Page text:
About John

AIDS Hospice Opening A Symbol That We Care

by Morris Dalla Costa, LFP October 1992

The John Gordon House in London would have pleased the man for whom it is named.

Grace Gordon, John’s mother, has a pretty good feeling about what John will be doing Friday.

“He’ll probably be dancing,” she said.

There’s little doubt that wherever he may be, he will be celebrating the culmination of a dream he fought so hard to make real, his heart bursting with happiness.

And wherever he is, a part of him will be with his mother and with everyone who steps through the door of the John Gordon House as it officially opens Friday. The purpose of the house is to provide dignity, love and hope for people living with AIDS.

John Gordon knew he might not live long enough to see an AIDS hostel built in London.

He died in January after a six-year struggle with the disease, a disease he sought to give a face, a body, a reality by becoming the first person in Southwestern Ontario to openly admit he had AIDS. Until he died, Gordon worked tirelessly as an advocate on social issues. He cared.

On Friday between 4 and 6 p.m. Grace Gordon will officially open the home named after her son. Dignitaries will be in attendance at the eight-bed hostel, which will become a haven to people living and dying with AIDS.

It is not yet financed, other than by community donations. Financing is expected to eventually come by way of government agencies.

It may take a while.

The dignitaries will make speeches, cut ribbons, shake hands and mingle. Meanwhile, the real dignitaries will be listening and watching. Those include the volunteers who spent thousands of hours creating the John Gordon Home, the various committees that have asked city hall for support and were turned away so many times and those who have fought a continuing battle to eliminate the phobias of some local politicians. The most important dignitaries attending will be the ever-increasing community of men and women with AIDS, men and women who have not only lived with the disease but lived with the fear of dying without dignity.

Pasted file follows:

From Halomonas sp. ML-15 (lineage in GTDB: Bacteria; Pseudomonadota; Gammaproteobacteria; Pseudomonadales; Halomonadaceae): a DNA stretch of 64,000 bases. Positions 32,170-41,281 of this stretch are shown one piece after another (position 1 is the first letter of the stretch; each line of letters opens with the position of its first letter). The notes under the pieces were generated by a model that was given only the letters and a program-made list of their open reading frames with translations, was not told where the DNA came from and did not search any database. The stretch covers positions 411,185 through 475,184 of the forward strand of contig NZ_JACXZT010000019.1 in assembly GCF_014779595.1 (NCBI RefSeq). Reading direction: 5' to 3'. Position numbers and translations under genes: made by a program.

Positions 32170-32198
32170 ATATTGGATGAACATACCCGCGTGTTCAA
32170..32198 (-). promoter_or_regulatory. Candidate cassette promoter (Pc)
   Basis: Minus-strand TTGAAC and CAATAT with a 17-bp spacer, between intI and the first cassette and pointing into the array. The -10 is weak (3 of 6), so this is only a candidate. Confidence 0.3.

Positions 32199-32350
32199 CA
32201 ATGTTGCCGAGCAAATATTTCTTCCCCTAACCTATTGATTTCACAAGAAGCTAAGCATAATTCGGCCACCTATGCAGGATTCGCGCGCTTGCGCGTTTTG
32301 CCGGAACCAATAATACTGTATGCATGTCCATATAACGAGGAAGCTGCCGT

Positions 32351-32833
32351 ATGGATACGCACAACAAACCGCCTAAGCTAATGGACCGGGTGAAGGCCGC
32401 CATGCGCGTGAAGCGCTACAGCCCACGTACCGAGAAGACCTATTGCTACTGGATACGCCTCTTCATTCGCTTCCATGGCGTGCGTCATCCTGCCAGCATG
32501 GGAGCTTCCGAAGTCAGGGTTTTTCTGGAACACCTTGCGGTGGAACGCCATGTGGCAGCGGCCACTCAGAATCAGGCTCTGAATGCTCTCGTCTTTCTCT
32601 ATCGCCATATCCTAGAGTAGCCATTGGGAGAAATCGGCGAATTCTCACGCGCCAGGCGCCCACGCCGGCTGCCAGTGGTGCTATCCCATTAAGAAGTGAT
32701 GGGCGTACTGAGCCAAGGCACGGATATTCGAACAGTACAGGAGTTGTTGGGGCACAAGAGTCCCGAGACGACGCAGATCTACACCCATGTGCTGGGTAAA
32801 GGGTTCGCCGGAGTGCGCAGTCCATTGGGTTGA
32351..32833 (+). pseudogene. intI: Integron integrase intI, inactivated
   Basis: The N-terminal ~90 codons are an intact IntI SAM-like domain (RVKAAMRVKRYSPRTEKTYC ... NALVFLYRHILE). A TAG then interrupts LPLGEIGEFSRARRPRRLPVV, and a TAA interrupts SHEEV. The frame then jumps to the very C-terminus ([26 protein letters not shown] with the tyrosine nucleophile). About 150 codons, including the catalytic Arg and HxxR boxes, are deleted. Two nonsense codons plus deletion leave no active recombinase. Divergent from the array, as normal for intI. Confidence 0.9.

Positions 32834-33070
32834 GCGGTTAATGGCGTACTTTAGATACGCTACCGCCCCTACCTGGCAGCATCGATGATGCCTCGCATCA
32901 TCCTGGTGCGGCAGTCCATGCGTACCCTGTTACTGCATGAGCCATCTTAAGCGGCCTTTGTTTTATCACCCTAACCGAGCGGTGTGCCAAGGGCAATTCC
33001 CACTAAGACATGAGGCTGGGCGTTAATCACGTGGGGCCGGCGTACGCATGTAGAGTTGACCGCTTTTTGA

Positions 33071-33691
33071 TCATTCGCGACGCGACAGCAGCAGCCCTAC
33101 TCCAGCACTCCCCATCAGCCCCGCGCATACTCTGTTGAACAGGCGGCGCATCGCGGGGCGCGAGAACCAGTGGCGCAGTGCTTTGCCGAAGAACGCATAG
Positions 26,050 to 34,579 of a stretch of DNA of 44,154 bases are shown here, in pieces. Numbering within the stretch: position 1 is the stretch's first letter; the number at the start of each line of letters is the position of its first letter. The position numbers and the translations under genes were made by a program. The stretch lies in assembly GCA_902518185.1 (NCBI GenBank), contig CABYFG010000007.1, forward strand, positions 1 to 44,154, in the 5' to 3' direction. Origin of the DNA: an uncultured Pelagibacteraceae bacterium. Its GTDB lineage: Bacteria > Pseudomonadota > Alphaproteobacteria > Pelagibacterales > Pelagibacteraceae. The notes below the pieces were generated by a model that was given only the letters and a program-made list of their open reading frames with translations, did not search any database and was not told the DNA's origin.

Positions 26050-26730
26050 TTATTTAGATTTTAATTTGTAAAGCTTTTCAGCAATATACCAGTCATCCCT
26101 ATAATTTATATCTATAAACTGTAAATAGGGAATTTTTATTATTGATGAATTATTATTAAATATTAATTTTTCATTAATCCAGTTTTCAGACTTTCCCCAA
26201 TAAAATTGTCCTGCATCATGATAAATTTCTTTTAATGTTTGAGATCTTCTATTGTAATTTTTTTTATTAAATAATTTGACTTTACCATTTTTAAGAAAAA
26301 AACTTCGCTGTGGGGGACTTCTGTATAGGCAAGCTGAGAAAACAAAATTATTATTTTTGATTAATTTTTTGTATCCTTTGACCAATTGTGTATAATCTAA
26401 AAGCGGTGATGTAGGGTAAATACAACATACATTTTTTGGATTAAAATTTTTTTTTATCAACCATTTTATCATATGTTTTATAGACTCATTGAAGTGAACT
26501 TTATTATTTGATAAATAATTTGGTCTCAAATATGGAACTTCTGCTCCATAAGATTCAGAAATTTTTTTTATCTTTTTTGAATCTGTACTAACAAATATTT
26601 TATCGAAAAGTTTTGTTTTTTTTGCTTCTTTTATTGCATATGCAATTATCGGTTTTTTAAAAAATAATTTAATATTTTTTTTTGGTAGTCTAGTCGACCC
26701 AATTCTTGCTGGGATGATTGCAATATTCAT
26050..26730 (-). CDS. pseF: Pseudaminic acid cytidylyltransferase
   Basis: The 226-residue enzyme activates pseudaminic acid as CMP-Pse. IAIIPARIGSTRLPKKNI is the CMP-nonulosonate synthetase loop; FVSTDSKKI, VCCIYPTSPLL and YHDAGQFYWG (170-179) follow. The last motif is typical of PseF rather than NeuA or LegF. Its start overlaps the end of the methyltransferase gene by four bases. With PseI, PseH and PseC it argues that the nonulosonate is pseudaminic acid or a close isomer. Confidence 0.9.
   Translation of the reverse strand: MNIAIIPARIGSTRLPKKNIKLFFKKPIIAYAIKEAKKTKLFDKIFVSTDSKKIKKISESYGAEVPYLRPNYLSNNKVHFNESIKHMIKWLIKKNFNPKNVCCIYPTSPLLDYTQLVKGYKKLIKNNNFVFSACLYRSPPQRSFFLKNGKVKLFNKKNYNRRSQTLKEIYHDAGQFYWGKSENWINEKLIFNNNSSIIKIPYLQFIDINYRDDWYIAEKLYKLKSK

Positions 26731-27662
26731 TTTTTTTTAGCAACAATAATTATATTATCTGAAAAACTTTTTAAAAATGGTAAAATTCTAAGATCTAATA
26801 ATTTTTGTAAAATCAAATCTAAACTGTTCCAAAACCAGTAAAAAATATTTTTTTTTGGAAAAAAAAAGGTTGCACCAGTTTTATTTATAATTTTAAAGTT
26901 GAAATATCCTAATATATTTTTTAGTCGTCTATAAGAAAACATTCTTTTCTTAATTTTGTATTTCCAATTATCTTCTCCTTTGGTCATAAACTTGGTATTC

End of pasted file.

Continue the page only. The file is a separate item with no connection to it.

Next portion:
“When I first went through the house, it was a very emotional time,” said Grace Gordon. “You could almost feel his presence there. This was his dream. There were some very difficult times, especially when he came out, but he kept telling me, ‘Mom, it’s extremely important that people with AIDS have the chance to die with love and dignity.’ He never gave up on that even though he knew he wouldn’t live to see it.”

“This house was built with love. This is just the kind of place he wanted. It looks like a home and it feels like a home. I feel his joy here.”

It took great courage and conviction for Gordon to go public in 1986, But this is 1992.

More and more people have been educated about the disease and its far-reaching effects.

But how far have we actually progressed?

Not as far as we should have.

There is ignorance and fear about AIDS, hospices are few and far between, and the disease is not considered a priority. We still read and hear far too often about the perversion of homosexuality as if AIDS is specific to one group, or how AIDS is God’s punishment for homosexuality.

It’s amazing how often we bring God down to our level. He is not that cruel.

When the John Gordon Home opens Friday, it will be much more than a home for those living with AIDS. It’s a symbol that people care, people want to help and people understand. It has provided a guarantee of respect, help and dignity for the future.

Yes, indeed, somewhere John Gordon is dancing.